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Poll: Should the digital age of consent be kept at 16?

It has been argued that the age of 13 is too young for children to consent to the terms and conditions of online companies.

Image: Shutterstock/Surasak Ch

AN OIREACHTAS COMMITTEE heard earlier this week that it should be “frowned upon” for parents to give a smartphone to their children before a certain age.

A number of online experts argued that the digital age of consent be kept at the age of 16, rather than changed to 13 as proposed, because of the risks to children.

The digital age of consent is the age at which a person can consent to the terms and conditions of online tech companies and service providers, such as creating an email account of Facebook page.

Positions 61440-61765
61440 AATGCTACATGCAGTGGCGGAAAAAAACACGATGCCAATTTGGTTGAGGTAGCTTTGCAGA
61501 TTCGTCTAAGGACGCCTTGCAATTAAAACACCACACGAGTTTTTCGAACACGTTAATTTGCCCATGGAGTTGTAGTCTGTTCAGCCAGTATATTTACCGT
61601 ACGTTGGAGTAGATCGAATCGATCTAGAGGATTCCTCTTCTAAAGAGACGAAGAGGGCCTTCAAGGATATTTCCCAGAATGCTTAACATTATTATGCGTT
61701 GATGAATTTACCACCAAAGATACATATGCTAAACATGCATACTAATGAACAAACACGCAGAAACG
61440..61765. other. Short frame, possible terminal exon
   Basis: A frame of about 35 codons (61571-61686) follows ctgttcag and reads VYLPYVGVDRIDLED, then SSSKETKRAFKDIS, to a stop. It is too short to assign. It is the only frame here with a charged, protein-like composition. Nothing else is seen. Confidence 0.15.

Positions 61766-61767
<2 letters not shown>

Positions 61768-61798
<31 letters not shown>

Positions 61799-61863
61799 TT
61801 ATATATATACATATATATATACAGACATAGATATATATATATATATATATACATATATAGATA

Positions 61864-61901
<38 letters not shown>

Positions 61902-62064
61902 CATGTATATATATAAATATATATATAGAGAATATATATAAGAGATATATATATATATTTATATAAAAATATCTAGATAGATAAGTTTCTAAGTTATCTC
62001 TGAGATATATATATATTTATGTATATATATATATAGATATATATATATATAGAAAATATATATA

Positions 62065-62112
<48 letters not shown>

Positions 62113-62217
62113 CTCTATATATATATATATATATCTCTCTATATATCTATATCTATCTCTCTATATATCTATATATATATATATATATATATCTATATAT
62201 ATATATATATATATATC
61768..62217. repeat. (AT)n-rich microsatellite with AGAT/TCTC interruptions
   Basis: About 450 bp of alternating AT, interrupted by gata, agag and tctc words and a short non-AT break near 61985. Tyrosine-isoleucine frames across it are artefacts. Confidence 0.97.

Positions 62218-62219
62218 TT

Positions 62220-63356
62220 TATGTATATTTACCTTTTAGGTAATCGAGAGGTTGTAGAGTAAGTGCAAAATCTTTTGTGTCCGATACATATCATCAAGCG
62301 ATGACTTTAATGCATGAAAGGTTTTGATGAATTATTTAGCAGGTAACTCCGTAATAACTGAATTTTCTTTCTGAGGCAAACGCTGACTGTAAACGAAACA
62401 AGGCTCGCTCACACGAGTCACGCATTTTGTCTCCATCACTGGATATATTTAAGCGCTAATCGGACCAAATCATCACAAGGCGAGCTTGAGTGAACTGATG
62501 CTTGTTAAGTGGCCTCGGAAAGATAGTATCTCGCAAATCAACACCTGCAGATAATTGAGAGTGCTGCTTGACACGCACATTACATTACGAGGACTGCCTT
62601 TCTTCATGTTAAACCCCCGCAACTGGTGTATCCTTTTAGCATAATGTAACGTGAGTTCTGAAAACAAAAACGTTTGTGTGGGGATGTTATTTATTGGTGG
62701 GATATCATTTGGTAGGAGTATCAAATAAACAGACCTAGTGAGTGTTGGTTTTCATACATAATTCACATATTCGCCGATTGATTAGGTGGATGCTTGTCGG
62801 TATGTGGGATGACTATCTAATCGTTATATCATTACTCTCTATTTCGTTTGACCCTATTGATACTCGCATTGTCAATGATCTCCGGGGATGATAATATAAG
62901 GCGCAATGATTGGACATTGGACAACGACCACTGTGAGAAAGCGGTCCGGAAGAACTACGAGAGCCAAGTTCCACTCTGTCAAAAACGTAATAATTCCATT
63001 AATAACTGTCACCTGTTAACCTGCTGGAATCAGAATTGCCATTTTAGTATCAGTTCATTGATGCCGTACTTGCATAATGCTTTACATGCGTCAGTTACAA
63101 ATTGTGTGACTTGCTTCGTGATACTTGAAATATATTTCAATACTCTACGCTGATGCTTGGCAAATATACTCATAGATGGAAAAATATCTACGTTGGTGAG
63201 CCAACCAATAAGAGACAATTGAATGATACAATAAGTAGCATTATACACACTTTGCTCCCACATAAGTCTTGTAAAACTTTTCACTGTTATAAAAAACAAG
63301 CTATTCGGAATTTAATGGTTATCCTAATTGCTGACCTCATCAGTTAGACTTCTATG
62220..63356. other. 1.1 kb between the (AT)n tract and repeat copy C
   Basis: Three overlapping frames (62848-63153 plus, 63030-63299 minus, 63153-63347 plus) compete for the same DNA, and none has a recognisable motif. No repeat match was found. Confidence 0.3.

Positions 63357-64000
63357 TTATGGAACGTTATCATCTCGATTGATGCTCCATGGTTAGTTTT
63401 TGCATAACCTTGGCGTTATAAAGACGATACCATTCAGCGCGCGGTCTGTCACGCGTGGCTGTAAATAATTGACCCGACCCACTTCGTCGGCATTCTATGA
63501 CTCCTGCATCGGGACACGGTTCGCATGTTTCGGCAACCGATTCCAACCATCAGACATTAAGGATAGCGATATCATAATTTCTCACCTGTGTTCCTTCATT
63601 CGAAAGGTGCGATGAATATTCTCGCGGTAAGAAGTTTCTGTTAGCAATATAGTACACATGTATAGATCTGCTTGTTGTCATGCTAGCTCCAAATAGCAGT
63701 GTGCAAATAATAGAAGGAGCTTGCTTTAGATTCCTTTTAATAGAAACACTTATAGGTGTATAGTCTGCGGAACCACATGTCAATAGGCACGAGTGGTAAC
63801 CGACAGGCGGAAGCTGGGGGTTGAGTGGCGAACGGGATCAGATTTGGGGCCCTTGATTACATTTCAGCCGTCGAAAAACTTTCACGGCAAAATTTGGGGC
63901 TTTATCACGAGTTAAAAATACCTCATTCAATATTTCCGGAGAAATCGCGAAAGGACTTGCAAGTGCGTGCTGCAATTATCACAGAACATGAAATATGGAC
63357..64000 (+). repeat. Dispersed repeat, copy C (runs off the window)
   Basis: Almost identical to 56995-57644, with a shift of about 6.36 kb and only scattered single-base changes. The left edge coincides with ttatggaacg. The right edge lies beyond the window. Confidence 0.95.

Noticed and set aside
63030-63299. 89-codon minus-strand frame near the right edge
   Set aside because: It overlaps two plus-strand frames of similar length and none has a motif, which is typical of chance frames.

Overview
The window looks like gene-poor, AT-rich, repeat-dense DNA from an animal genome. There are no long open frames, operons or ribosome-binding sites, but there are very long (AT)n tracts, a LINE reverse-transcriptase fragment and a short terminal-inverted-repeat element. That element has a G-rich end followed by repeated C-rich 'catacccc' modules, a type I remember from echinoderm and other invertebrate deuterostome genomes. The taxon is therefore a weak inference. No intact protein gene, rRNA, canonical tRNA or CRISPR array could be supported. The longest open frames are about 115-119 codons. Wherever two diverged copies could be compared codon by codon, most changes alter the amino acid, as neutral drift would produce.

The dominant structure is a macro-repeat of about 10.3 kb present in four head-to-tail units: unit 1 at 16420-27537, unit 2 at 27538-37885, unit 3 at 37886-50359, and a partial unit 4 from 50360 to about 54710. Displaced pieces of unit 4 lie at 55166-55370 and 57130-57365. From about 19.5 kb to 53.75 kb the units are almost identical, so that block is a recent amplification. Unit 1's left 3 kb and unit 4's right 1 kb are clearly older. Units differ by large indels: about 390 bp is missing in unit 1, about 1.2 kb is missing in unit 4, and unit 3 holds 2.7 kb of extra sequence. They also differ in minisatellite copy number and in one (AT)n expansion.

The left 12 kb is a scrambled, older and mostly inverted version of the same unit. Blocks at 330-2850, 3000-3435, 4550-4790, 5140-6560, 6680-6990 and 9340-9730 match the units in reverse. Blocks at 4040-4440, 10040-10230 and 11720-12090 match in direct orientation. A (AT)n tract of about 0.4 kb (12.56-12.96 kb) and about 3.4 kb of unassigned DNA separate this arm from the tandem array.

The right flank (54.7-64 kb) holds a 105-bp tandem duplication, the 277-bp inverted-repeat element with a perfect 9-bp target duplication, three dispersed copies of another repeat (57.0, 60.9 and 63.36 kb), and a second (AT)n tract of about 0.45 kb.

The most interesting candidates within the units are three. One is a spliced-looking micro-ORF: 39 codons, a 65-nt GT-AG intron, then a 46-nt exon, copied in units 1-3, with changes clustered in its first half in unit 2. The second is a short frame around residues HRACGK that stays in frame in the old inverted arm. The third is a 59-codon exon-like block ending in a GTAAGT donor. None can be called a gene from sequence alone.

It has been argued that the age of 13 is too young to fully consent to all of the terms and conditions of various websites, and risks exposing young people to unnecessary risks online.

In the wake of this, number of senators have tabled an amendment to the Data Protection Bill that would keep the digital age of consent at 16.

So, today we’re asking you: Should the digital age of consent be kept at 16?


Poll Results:

Yes (7604)
No (1012)
Not sure (431)



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Sean Murray

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